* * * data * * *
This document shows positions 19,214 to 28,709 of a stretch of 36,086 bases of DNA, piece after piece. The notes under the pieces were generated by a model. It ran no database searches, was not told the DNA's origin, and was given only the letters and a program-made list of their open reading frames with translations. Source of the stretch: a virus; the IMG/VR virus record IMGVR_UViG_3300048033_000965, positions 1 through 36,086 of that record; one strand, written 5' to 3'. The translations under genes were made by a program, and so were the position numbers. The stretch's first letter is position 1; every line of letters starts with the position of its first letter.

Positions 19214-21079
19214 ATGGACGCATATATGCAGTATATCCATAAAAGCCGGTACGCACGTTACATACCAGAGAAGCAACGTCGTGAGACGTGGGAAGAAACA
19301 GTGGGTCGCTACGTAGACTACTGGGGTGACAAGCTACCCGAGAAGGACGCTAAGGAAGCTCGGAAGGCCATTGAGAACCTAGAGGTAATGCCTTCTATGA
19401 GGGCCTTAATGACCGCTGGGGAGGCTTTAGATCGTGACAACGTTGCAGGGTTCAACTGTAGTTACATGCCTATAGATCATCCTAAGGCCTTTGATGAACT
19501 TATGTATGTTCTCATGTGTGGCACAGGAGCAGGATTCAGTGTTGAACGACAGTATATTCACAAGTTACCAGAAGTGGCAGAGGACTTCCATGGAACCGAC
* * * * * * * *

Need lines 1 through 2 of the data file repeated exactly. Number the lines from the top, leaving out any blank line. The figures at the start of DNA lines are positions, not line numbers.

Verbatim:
This document shows positions 19,214 to 28,709 of a stretch of 36,086 bases of DNA, piece after piece. The notes under the pieces were generated by a model. It ran no database searches, was not told the DNA's origin, and was given only the letters and a program-made list of their open reading frames with translations. Source of the stretch: a virus; the IMG/VR virus record IMGVR_UViG_3300048033_000965, positions 1 through 36,086 of that record; one strand, written 5' to 3'. The translations under genes were made by a program, and so were the position numbers. The stretch's first letter is position 1; every line of letters starts with the position of its first letter.

Positions 19214-21079